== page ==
Official Pest Reports

Official Pest Reports are provided by National Plant Protection Organizations within the NAPPO region. These Pest Reports are intended to comply with the International Plant Protection Convention's Standard on Pest Reporting, endorsed by the Interim Commission on Phytosanitary Measures in March 2002.

USA Flag Phytophthora ramorum (Sudden Oak Death): Revision of Associated Regulated Articles; Additions to APHIS List of Hosts and Plants Associated with Phytophthora ramorum; Interim Application of Emergency Federal Order
Date posted: 08/04/2005
Contact: Not available

On 14 February 2002, APHIS published an interim rule in the Federal Register for Phytophthora ramorum (7 CFR 301.92).  This rule restricts the movement of certain restricted and regulated articles to prevent the artificial spread interstate of this disease-causing organism from areas where the disease is established. APHIS also issued an Emergency Federal Order dated 21 December 2004 to regulate certain nurseries and plants to prevent the spread of the pathogen through nursery plants. The USDA has now learned that certain additional plants require regulating in order to control the artificial spread of this disease. The purpose of this SPRO is to provide notification that APHIS is listing ten new plants and establishing an interim policy for incorporating these into the Federal Order.

 

The USDA received information from the Department of Environment, Forestry, and Rural Affairs (DEFRA) of the United Kingdom that they had officially identified five new plants associated with P. ramorum.  These are: Hamamelis mollis – Hamamelidaceae (Chinese witch-hazel), Magnolia stellata – Magnoliaceae (star magnolia), Magnolia x loebneri – Magnoliaceae (Loebner magnolia), Magnolia x soulangeana – Magnoliaceae (saucer or Japanese magnolia), and Acer pseudoplatanus – Aceraceae (Planetree maple).

 

The USDA received information from the Plant Protection Service of the Netherlands that they had officially identified one new plant in their nursery survey associated with P. ramorum. This is: Taxus media –Taxaceae (Yew).

 

A California researcher has alerted us that two plants found established in a park in the infested area of California demonstrated symptoms and has been determined to be infected with P. ramorum. These two plants are: Adiantum californica – Polypodiaceae (California maidenhair fern) and Calycanthus occidentalisCalycanthaceae (spicebush).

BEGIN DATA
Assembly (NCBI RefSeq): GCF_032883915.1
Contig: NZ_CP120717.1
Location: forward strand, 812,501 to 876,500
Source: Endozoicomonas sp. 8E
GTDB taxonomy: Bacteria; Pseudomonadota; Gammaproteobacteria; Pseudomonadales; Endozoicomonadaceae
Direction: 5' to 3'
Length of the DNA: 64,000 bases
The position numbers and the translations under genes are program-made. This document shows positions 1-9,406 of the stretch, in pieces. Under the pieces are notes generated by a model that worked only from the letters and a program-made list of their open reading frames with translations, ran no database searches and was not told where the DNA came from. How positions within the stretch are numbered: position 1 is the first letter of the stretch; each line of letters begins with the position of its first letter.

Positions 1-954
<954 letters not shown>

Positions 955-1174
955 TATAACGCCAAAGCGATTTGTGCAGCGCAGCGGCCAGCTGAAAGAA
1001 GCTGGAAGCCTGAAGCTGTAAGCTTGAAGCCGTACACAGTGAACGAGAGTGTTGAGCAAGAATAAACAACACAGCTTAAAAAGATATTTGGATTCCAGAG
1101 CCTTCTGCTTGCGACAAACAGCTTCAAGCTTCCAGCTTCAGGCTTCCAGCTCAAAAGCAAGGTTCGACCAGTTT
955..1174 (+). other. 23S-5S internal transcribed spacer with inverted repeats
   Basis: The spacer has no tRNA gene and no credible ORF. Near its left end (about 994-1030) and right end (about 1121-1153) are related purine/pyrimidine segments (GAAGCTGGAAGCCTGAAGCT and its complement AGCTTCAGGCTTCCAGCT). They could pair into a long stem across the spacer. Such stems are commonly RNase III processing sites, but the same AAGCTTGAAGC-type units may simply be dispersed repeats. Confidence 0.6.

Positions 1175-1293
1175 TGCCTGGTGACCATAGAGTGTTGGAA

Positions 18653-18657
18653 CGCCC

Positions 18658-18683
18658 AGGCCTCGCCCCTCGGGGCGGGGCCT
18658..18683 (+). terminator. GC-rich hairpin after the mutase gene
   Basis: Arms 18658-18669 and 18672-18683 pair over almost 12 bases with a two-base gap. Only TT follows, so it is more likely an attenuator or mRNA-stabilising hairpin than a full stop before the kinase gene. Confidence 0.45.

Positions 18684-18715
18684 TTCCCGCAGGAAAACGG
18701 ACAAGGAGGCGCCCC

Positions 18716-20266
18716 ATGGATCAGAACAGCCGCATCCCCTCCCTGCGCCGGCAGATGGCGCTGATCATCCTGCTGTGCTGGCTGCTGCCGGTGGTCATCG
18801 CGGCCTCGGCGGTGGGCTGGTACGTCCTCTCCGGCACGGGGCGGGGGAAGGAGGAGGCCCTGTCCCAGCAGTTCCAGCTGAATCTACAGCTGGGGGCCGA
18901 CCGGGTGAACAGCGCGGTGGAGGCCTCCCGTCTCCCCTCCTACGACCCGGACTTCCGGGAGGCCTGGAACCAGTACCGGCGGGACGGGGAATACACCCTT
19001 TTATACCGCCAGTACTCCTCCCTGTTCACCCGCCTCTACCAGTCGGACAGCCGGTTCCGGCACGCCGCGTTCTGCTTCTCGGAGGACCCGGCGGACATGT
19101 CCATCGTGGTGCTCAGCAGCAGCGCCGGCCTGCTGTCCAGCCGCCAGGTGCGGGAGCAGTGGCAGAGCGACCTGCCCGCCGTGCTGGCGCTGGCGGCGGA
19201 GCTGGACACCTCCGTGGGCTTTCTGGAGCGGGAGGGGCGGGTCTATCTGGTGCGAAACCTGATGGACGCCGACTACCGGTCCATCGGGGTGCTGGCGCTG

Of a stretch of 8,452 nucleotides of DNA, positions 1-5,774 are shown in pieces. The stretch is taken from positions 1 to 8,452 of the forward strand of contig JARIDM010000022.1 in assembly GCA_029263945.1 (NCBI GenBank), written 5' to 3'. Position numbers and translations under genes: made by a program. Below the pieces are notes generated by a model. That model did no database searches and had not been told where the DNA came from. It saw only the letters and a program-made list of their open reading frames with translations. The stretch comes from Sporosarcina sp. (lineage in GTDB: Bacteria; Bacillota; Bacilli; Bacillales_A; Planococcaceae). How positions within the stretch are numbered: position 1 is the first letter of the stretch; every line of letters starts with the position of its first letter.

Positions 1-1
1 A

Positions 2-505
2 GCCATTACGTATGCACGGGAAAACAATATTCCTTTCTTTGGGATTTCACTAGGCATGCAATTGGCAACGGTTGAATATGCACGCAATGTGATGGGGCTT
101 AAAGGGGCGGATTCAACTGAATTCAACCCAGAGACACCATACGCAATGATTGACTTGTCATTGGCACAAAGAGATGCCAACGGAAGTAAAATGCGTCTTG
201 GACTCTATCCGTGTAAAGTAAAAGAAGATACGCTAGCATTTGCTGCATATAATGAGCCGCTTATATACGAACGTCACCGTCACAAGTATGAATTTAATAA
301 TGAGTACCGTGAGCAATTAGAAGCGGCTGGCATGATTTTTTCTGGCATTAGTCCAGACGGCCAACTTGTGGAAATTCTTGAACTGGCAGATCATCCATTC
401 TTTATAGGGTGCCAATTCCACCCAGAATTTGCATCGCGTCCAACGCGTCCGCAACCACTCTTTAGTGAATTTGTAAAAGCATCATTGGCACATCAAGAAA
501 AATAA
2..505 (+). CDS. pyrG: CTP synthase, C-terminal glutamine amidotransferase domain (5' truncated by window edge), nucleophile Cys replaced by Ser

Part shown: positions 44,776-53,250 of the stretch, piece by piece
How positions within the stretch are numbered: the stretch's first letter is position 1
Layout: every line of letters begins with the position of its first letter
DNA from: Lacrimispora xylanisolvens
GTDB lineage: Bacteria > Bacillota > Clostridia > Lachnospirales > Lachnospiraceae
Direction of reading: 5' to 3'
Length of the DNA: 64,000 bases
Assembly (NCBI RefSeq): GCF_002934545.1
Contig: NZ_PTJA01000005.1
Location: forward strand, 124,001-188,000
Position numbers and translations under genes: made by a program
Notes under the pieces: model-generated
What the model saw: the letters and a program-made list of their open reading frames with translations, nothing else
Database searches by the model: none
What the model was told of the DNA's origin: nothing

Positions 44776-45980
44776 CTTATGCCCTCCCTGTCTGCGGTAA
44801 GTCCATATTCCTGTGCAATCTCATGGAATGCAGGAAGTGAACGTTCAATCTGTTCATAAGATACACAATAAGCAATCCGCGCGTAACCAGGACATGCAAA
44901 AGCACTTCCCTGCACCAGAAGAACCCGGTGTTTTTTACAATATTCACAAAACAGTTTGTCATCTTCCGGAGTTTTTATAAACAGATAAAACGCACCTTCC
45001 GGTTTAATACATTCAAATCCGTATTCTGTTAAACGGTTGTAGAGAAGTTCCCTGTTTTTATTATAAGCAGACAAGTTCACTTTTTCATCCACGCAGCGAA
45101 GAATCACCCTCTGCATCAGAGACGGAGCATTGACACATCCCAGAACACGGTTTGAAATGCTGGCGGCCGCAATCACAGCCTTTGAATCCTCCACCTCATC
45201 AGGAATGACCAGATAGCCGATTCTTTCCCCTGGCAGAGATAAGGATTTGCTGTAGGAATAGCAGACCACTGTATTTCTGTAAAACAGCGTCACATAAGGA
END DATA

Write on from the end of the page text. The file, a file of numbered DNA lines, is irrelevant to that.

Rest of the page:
Therefore, these plants are now listed in the APHIS List of Hosts and Plants Associated with Phytophthora ramorum. Effective immediately the following are associated regulated articles which will be listed in 7 CFR 301.92 and in PPQ orders restricting the movement of nursery stock to prevent the spread of P. ramorum:

 

·         Acer pseudoplatanus - Aceraceae (Planetree maple)

o        Medium sized tree native to Europe and western Asia

o        Bole canker

 

·         Adiantum jordanii Polypodiaceae (California maidenhair fern)

o        Perennial fern native to US West coast

o        Leaf blight

 

·         Calycanthus occidentalisCalycanthaceae (spicebush)

o        Deciduous shrub native to western coastal states

o        Leaf blight and dieback

 

·         Hamamelis mollis – Hamamelidaceae (Chinese witch-hazel)

o        Small tree from China;

o        Koch’s postulates not completed

o        Leaf blight and dieback

 

·         Magnolia stellata – Magnoliaceae (star magnolia)

o        Small tree from Japan

o        Koch’s postulates pending

o        Leaf blight

 

·         Magnolia x loebneri – Magnoliaceae (Loebner magnolia)

o        Ornamental tree , a hybrid from a cross between M. kobus and M. stellata

o        Koch’s postulates pending

o        Leaf blight

 

·         Magnolia x soulangeana – Magnoliaceae (saucer or Japanese magnolia)

o        Shrubby hybrid, the parents of this hybrid are M. heptapeta and M. liliiflora which are both native to Japan

o        Koch’s postulates pending

o        Leaf blight and dieback

 

·         Taxus media – Taxaceae (Yew)  

o        Evergreen shrub, the parents of this hybrid are Taxus baccata and                   T. cuspidata]

o        Basal stem canker

 

In addition, two new plants have been identified as new hosts for which Koch’s postulates have been completed.  The USDA received information from the Department of Environment, Forestry, and Rural Affairs (DEFRA) of the United Kingdom that they have officially identified two new plants infected with P. ramorum and completed Koch’s postulates. These are: Griselinia littoralis – Cornaceae (Griselinia), and Parrotia persica – Hamamelidaceae (Persian Parrotia or irontree). Therefore, these plants are now listed in the APHIS List of Hosts and Plants Associated with Phytophthora ramorum and effective immediately are regulated articles which will be listed in 7 CFR 301.92 and in PPQ orders restricting the movement of nursery stock to prevent the spread of P. ramorum:

 

·         Griselinia littoralis – Cornaceae (Griselinia)

o       Hardy privet-like hedge